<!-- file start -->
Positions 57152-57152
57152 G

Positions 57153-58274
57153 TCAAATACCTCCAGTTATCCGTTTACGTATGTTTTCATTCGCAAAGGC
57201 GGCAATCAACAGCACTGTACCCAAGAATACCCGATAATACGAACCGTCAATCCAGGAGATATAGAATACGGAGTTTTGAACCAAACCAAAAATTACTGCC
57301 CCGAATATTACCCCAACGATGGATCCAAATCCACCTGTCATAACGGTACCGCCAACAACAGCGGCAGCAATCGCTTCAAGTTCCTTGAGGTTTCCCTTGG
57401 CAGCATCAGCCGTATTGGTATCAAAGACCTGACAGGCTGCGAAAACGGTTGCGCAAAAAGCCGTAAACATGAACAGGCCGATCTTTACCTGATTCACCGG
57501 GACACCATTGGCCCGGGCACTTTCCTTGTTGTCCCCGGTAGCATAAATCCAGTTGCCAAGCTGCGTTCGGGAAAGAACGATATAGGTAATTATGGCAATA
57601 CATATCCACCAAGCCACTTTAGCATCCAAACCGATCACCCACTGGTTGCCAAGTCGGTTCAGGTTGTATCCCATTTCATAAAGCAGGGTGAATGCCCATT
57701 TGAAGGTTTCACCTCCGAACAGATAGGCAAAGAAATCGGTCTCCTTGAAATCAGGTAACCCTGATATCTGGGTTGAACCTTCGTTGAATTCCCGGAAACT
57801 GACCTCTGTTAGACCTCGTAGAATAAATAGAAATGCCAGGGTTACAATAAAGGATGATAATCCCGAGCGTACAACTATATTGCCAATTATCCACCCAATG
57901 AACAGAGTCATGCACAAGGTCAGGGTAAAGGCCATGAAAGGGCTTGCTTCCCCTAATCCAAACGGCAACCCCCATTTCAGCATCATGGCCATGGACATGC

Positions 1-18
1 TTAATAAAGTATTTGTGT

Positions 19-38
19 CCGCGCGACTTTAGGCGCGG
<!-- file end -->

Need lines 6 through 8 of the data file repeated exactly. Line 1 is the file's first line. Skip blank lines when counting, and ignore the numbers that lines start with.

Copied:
57301 CCGAATATTACCCCAACGATGGATCCAAATCCACCTGTCATAACGGTACCGCCAACAACAGCGGCAGCAATCGCTTCAAGTTCCTTGAGGTTTCCCTTGG
57401 CAGCATCAGCCGTATTGGTATCAAAGACCTGACAGGCTGCGAAAACGGTTGCGCAAAAAGCCGTAAACATGAACAGGCCGATCTTTACCTGATTCACCGG
57501 GACACCATTGGCCCGGGCACTTTCCTTGTTGTCCCCGGTAGCATAAATCCAGTTGCCAAGCTGCGTTCGGGAAAGAACGATATAGGTAATTATGGCAATA